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Abduction of UN employees by LTTE
UN admits its Colombo office had not reported it
Gotabhaya criticises UN inaction

by Shamindra Ferdinando

The UN Secretary General’s Office on Wednesday acknowledged that its Sri Lankan mission has not informed the world body of the abduction of two UN staffers by the LTTE.

Responding to questions raised at daily press briefing in New York, Michèle Montas, Spokesperson for the Secretary-General Ban ki-moon, said that their mission in Colombo has not reported the kidnapping. The Island revealed the high handed LTTE action in an exclusive front-page report headlined LTTE detains UN workers in our April 20th issue.

"We don’t have any confirmation of those newspaper reports. We have heard them. As soon as we have a confirmation, we’ll get something for you on that. I am checking with the UN presence there (in Sri Lanka)." Montas stressed that the Colombo mission has not confirmed the newspaper reports. "I don’t know. We don’t have any confirmation. They have not confirmed those reports. I heard them through the press, also."

Controversy surrounds the undue delay in bringing the situation to the notice of the Secretary General. An authoritative Sri Lankan official pointed out that the UN mission in Colombo and several other international agencies swiftly accuse government security forces of death, destruction and human rights abuses but strangely but preferred to shield the LTTE. "Don’t forget Ban Ki-moon’s predecessor issued a statement condemning the killing of an LTTE cadre," he said. He expressed the belief that the UN would take notice of the attempt to protect the LTTE.

Two days before UN briefing, Sri Lanka strongly criticized the hotly disputed UN attempt to secure the release of two UN employees held by the LTTE through secret negotiations.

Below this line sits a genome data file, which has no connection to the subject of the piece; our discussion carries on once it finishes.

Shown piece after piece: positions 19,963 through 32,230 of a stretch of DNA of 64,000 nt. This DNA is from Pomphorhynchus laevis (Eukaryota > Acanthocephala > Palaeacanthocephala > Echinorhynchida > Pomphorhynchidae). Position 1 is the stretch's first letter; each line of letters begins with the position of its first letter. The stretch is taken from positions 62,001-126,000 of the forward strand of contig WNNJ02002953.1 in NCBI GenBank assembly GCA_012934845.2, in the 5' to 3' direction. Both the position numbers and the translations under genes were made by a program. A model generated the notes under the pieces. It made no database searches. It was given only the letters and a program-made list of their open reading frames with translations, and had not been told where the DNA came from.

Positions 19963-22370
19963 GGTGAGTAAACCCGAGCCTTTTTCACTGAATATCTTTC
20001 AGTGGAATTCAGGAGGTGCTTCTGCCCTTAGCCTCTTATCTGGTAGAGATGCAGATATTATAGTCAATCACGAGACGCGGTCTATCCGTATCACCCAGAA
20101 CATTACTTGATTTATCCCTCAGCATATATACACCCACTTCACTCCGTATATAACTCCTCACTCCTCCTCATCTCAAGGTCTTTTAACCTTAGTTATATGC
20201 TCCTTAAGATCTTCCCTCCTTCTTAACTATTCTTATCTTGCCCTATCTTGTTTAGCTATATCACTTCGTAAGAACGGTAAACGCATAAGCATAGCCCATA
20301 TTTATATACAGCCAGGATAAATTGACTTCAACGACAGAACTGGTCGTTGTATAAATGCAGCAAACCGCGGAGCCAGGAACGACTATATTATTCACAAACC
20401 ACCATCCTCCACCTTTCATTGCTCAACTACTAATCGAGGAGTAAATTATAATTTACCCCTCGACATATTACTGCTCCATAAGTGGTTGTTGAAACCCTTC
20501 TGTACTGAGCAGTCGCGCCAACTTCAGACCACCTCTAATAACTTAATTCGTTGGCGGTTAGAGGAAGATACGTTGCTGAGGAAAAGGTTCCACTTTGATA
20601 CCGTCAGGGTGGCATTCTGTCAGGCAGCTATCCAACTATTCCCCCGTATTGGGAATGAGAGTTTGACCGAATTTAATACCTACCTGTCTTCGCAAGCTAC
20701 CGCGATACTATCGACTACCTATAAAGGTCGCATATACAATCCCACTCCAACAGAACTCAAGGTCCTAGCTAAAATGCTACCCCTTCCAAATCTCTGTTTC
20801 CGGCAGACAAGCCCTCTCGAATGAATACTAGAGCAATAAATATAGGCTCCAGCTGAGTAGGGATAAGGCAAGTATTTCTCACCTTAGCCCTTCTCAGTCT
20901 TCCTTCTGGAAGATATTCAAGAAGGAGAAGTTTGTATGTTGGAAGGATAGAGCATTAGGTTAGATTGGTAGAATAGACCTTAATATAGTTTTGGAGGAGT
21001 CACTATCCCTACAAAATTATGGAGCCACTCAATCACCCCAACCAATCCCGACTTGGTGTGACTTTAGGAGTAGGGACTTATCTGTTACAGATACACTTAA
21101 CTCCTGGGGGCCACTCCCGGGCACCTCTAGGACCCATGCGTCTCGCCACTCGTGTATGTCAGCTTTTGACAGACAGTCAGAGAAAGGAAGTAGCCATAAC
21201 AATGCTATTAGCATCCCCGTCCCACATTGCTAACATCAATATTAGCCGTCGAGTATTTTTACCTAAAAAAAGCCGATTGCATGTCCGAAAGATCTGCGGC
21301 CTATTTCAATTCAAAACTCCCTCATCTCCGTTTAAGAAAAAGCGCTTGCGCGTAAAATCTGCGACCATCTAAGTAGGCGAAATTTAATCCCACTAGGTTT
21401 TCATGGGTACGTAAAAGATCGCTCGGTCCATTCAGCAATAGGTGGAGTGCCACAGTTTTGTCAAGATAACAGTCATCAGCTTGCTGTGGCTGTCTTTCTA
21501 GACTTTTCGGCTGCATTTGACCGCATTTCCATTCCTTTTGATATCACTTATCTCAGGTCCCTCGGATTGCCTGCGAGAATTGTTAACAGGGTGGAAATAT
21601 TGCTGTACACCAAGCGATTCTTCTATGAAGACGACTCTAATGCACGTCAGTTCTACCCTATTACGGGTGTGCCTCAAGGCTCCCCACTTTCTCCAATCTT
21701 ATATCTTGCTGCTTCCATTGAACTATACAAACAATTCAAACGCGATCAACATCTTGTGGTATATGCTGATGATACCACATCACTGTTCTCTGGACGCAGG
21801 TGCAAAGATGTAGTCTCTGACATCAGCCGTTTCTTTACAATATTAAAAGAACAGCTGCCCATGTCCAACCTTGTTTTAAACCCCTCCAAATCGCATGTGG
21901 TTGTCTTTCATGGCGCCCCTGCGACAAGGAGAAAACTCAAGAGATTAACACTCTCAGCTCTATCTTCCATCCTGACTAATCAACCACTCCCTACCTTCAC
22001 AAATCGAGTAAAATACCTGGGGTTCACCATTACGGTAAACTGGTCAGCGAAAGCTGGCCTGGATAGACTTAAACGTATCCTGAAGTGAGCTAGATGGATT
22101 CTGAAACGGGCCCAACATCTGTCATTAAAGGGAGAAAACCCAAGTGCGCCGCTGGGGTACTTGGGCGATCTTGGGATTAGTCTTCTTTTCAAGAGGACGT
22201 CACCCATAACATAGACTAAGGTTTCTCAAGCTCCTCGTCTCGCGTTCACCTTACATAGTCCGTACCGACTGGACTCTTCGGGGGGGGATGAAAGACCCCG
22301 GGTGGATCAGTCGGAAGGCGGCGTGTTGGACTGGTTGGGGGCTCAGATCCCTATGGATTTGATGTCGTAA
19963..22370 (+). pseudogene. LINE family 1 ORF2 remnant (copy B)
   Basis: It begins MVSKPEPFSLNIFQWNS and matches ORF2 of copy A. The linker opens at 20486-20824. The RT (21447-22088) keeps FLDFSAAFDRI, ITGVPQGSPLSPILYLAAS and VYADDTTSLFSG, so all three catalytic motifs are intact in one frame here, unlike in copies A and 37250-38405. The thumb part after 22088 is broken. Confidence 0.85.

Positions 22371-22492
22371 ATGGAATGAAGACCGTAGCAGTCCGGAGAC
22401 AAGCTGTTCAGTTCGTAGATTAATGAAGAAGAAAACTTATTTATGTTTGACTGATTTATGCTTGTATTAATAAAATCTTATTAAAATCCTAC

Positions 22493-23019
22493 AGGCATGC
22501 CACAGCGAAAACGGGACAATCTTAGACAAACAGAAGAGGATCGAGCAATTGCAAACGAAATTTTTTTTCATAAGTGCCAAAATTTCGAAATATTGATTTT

Defence Secretary Colonel (retd) Gotabhaya Rajapakse said that they should have brought the abduction of UN employees to the government’s attention immediately. The two UN workers are believed to have been detained over a month ago.

They are accused of helping Tamils flee the LTTE-held region. Some of them are believed to have fled to avoid being forcibly conscripted.

Defence Secretary Rajapakse accused the Colombo-based UN bigwigs and an influential section of the diplomatic community of double standards. The abduction took the centre stage at Monday’s Defence Ministry meeting chaired by Human Rights Minister Mahinda Samarasinghe to review the ground situation. The bi-weekly meeting was attended by senior representatives of local and international agencies active in the North and East. US Ambassador Robert O. Blake was among the diplomats present.

The UN had kept the seizure under wraps believing that the LTTE would eventually free the captives.

Gotabhaya Rajapakse pointed out that that although the UN workers were abducted in February it was kept a secret. He accused a section of the international community of adopting a different approach when dealing with the LTTE and expressed the belief that human rights champions and those who accuse the government of death and destruction at the drop of a hat are silent. Their effort to shield the LTTE, despite the high handed act was a case in point, he said.


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